Warning: as an expatriate, you may suffer from this condition!

By moving abroad, you’ll suffer from a powerful and hidden condition that affects all expatriates with various levels of intensity.

Believe it or not, that condition is called grief. Before you stop reading, hear me out: I’ll prove it to you.

The sense of loss that expatriates experience after moving abroad is exactly the same grieving process people suffer when they experience tragedy.

Grief from Bertram Mackennal

Grief from Bertram Mackennal via wikimedia commons

As mentioned in the definition of grief provided by MedicineNet.com, “grief is the normal process of reacting to a loss. The loss may be physical (death), social (divorce) or occupational (job). Emotional reactions of grief can include anger, guilt, anxiety, sadness, and despair. Physical reactions of grief can include sleeping problems, changes in appetite, physical problems, or illness.”

All changes involve mourning because when you gain something, you lose something. And who will argue that changing from country, home, culture, language is not a radical change?

Moving abroad will thus trigger some grief, one way or the other.

For the purpose of clarity, I’ll name it “expatriate grief”.

When you know what something is, you can begin to deal with it.

Suffering from expatriate grief is taboo. Why?

  • Because grief is mainly associated with death
  • Because moving abroad is a conscious decision made after weighing the pros and the cons. You made the decision. How could you now feel entitled to complain?
  • You generally accepted the move because it was linked to substantial benefits for the whole family.
  1. For the employee sent abroad, it means more money, more responsibilities, a higher function in the organization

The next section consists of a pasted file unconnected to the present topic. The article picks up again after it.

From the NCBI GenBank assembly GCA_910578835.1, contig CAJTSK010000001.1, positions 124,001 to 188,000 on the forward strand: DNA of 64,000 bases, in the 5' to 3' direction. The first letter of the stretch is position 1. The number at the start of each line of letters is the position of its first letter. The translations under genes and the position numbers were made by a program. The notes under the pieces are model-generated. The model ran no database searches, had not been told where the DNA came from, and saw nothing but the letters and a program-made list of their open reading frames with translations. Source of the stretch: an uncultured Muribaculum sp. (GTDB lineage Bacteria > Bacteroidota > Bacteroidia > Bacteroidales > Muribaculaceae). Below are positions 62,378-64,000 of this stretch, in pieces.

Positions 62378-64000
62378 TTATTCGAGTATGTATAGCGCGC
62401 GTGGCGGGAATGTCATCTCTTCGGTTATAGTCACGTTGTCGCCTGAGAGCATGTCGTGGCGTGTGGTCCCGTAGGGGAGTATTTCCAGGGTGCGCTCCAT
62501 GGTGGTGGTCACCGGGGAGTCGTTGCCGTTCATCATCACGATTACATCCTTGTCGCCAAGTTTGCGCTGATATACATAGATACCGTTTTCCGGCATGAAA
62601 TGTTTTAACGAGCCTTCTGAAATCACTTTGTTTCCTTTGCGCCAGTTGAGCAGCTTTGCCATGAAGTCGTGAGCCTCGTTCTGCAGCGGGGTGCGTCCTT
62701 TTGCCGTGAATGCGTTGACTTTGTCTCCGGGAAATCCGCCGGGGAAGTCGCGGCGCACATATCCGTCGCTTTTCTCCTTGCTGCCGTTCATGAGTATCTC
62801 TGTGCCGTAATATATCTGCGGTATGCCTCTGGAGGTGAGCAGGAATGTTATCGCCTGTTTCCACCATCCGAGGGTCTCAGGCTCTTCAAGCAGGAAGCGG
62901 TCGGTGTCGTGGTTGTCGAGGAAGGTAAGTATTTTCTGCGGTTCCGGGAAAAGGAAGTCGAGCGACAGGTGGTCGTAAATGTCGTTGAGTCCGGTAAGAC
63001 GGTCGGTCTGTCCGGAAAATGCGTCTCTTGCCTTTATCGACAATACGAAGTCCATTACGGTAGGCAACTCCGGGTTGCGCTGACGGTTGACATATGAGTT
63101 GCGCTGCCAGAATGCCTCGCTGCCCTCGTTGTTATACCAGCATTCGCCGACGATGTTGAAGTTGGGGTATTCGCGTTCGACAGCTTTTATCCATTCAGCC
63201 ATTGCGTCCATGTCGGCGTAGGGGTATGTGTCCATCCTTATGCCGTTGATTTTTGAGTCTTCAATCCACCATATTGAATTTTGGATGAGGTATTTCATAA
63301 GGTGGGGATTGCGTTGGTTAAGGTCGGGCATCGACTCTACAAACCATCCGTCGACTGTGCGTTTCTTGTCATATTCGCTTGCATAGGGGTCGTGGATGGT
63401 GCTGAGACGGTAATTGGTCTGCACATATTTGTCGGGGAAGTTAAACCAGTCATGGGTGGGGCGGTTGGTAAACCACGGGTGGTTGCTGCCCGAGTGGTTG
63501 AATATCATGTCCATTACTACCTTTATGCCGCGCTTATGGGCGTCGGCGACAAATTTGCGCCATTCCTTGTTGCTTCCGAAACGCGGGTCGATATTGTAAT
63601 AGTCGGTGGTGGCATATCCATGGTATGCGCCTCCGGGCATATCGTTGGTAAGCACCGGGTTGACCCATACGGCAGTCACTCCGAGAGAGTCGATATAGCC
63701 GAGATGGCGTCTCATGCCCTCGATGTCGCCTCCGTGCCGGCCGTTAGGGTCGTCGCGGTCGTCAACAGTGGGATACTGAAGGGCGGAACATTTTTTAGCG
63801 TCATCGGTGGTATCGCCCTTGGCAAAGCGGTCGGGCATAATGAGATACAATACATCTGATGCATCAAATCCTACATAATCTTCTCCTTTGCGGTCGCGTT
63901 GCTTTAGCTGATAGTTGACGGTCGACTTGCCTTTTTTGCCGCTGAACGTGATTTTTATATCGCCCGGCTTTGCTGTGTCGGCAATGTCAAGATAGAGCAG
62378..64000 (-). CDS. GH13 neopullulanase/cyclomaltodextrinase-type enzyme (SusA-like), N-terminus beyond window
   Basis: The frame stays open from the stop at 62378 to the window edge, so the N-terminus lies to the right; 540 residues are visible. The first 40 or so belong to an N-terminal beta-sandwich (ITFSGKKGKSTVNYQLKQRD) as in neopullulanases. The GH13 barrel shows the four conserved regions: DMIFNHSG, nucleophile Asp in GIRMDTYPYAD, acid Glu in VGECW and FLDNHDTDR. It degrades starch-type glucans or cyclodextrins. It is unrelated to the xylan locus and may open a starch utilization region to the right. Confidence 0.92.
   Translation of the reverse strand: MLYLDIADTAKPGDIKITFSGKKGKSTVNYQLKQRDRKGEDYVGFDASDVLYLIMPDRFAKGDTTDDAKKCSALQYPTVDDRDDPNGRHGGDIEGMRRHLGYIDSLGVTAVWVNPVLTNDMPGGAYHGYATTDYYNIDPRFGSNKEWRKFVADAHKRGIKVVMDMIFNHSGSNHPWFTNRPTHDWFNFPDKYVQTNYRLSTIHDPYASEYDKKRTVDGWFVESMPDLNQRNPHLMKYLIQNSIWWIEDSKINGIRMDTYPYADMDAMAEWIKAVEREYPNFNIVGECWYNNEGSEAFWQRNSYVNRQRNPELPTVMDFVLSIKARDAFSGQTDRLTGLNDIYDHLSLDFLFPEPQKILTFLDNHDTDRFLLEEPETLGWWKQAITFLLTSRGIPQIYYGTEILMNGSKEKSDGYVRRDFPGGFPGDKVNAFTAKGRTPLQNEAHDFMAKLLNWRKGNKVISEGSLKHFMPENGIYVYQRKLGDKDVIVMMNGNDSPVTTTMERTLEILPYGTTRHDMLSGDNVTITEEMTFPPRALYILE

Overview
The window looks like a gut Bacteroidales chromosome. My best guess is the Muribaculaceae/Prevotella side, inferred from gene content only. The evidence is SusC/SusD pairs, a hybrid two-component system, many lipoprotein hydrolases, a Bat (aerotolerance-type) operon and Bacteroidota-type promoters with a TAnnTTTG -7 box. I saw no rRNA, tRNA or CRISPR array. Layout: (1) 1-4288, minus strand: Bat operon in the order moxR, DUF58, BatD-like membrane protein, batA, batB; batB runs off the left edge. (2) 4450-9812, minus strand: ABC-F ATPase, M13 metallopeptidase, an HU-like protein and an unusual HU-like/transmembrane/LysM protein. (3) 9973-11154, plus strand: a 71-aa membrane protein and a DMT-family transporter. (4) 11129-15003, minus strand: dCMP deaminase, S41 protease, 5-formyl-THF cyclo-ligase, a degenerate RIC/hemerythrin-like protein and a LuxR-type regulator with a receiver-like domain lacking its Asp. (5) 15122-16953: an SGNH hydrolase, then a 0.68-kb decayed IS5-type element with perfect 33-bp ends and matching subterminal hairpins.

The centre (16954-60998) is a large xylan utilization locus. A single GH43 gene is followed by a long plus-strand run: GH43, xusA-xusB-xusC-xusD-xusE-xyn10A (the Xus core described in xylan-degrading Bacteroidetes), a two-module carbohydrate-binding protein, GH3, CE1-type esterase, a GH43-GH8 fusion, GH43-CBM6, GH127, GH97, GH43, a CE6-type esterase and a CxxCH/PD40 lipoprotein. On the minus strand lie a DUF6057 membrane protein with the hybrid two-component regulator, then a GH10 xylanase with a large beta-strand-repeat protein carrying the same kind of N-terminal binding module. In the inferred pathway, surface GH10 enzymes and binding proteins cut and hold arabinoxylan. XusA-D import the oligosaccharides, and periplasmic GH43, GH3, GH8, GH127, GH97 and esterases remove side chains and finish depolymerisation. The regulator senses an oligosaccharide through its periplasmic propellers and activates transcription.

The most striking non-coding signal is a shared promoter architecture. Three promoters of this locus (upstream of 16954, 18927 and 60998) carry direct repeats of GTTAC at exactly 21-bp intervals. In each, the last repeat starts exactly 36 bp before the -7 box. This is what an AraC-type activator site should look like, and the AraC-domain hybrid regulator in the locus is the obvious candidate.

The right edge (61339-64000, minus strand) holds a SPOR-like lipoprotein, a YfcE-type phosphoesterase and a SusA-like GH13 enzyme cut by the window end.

2. For the other family members, it translates into better housing, nice destination, opportunity to learn a new language.

Under those circumstances, how can you dare whining and sighing?

You think, it’s simply not relevant, not appropriate, not acceptable.

But expatriate grief needs to be dealt with. Expatriate grief won’t disappear how deep you may want to bury it.

Do you know that one of the major issues faced by adults who grew up away from their home country (ATCK) is unresolved grief?

For years and even decades, people can struggle with anger, guilt, sadness without even thinking that they’re actually grieving.

Don’t waste so much time. Take our 7 part course on expatriate grief.

It’s free here.

You’ll discover:

  1. Expatriate grief: the loss of losing a home
  2. How to recognize expatriate grief
  3. Expatriate grief: what’s the difference between grief and depression
  4. Find out what you’re grieving for
  5. The one essential thing you need to know about expatriate grief
  6. How to take care of yourself while suffering from expatriate grief
  7. How to support someone suffering from expatriate grief

How do you feel now? Have you ever thought of grief in relation to the losses you’ve experienced in your successive moves?

About Anne Gillmé

 

 

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Comments

  1. expatsinthemove says:

    We moved from TX to Toronto. It has been heart breaking and painful to say the least. My husband had been commuting close to 5 years and the time came to make the “move”. We have an 11 year old and a 13 year old. I do feel like I lost it all, I miss TX terribly, TERRIBLY, my job, my friends, my routine, my kids’ activities. I do have a strong sense of loss. Our family dynamic has changed and I still struggle to find real benefits besides the obvious monetary ones. I feel continuously reminded of what we lost. I am getting as involved as possible as fast as I can, i am back to work (teach spin and coach triathlon) but I miss my identity, my people, the group rides, old friends, the familiarity of the place, all the people I knew and my place in the community. This seems to be a permanent move which makes me try harder and not look back but my heart is back in Tx. Thanks for this post, at least I felt like someone knows what this feels like and that I am not crazy.